New month, new bridge hack… but this time, the hack raised concerns over the fundamental design of certain bridges (externally verified). In March, Ronin Network, Axie Infinity’s sidechain, was hacked for more than $625M — 173,600 ETH and 25.5M USDC, currently the biggest hack ever in crypto.
Before Ronin, we had witnessed Wormhole, where a smart contract was exploited to print fake whETH on Solana. While that hack was significant, its cause could’ve taken down any smart contract-based product, and thus the reason behind the hack was not specific to bridges. With Ronin, however, things were different. The hack took place at the root of trust of the bridge, i.e., the validator set, which could have potentially been avoided with a different, more trust-minimized bridge design and architecture.
Here’s what you need to know about the Ronin bridge design and how the exploit took place:
At that time, Ronin Bridge was a 5-of-9 validator bridge. This means that out of the 9 validators, it required 5 to act honestly to validate transactions and allow funds to move across chains.
5 of the keys were compromised via a backdoor in the Ronin Bridge node when the exploit occurred.
The attacker managed to gain access to the private keys of 5/9 validators (4 Sky Mavis Members and 1 from the Axie DAO node) and thus was able to move the funds.
Once 5 private keys were compromised, the attacker could take all funds from the bridge.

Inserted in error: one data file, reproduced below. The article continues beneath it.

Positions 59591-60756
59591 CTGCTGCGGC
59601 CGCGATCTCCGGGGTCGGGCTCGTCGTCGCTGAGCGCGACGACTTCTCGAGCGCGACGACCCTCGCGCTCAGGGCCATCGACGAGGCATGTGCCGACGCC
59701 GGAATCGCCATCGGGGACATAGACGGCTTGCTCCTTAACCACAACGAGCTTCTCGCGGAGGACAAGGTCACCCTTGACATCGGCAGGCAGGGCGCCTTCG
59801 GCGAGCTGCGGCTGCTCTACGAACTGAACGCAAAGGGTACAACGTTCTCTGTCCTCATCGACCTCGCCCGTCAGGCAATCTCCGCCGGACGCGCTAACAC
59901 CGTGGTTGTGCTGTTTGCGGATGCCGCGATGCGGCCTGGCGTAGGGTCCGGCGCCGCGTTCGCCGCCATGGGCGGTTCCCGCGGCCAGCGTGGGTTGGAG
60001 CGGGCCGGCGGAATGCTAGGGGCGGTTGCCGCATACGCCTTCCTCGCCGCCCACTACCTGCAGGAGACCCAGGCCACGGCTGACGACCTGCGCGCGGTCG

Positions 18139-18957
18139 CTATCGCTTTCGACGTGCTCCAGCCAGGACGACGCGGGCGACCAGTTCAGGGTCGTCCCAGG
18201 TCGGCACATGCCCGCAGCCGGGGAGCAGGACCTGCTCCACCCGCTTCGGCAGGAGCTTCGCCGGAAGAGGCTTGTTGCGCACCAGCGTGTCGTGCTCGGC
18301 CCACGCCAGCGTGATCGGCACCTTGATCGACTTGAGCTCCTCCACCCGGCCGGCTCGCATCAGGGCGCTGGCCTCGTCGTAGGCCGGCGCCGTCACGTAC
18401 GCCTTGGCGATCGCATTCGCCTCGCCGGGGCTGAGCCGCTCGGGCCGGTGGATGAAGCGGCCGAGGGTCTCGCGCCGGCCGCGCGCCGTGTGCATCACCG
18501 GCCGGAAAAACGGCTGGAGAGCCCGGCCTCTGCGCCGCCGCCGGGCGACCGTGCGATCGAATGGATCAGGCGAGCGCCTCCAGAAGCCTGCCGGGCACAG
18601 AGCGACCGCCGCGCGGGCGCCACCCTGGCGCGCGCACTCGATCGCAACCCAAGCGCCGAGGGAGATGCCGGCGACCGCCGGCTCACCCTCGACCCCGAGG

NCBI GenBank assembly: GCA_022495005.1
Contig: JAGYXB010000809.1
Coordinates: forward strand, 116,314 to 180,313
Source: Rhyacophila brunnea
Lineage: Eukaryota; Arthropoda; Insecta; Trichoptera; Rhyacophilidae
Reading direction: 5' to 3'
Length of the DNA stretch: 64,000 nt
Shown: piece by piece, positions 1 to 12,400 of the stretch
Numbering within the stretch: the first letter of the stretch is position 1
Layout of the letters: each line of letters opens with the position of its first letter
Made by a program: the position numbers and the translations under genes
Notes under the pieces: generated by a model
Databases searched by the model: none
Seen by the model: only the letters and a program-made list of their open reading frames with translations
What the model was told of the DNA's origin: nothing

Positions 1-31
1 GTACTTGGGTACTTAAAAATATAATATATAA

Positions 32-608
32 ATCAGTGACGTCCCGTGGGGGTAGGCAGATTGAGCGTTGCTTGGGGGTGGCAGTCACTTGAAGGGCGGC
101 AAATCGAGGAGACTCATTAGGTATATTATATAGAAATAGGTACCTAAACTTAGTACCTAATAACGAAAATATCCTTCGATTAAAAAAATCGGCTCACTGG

This hack raised concerns about the fundamental security of bridges and put forward several important lessons for the entire industry:
Focus on trust minimization is vital – The Ronin Network relied on a validator-based bridge. Such designs have a fundamental security assumption that the validators’ private keys cannot be compromised. While validators can work, it’s necessary to set up engineering practices to maintain security and ensure trust assumptions are not exploited.
Need for improved monitoring measures — The exploit was only noticed 6 days later when a user tried to withdraw but couldn’t. This suggests the Ronin bridge didn’t have automated monitoring measures to alert them in such cases.
Read of the Month
An interesting read from Arjun Bhuptani (Founder @ Connext) that talks about building secure bridges and moving away from trusted bridge designs like Ronin. This piece dives deep into the design mechanics of a new flavor of bridges – optimistically verified – that introduce a new trade-off: latency, changing the interoperability trilemma into a quadrilemma.
Neither Cross-Chain nor Multi-Chain, Omnichain is the Way for NFTs
Moving away from the bridge hacks, let’s look at some innovations, of which there were plenty throughout the year. In a year that saw previously chain-specific NFT Marketplaces like Opensea (Ethereum) and Magic Eden (Solana) add support for NFTs on other chains, an evolution of bridges known as Arbitrary Messaging Bridges (AMBs) took NFTs to another level by making it possible to deploy them on multiple chains.
Gh0stly Gh0sts and LayerZero have started a new trend — Omnichain NFTs
Omnichain NFTs are chain-agnostic, i.e., NFTs that live on multiple chains. Until then, all we had were NFT collections native to one chain, or even if an NFT were available on multiple chains, projects would lock the NFT on the source chain and mint a new one on the destination chain. However, because Gh0stly Gh0sts was built on LayerZero, an AMB, they could be transferred to/from any chain supported by L0 like Ethereum, BNB Chain, Arbitrum, Polygon, and Aptos, among others. As a result, Gh0stly Gh0sts NFTs support natively omnichain NFTs — it burns the existing NFT on the source chain and mints it on the destination chain.
The ability to mint native NFTs on different chains was something truly different at the time and opened new possibilities for NFTs in the cross-chain ecosystem.
Read of the Month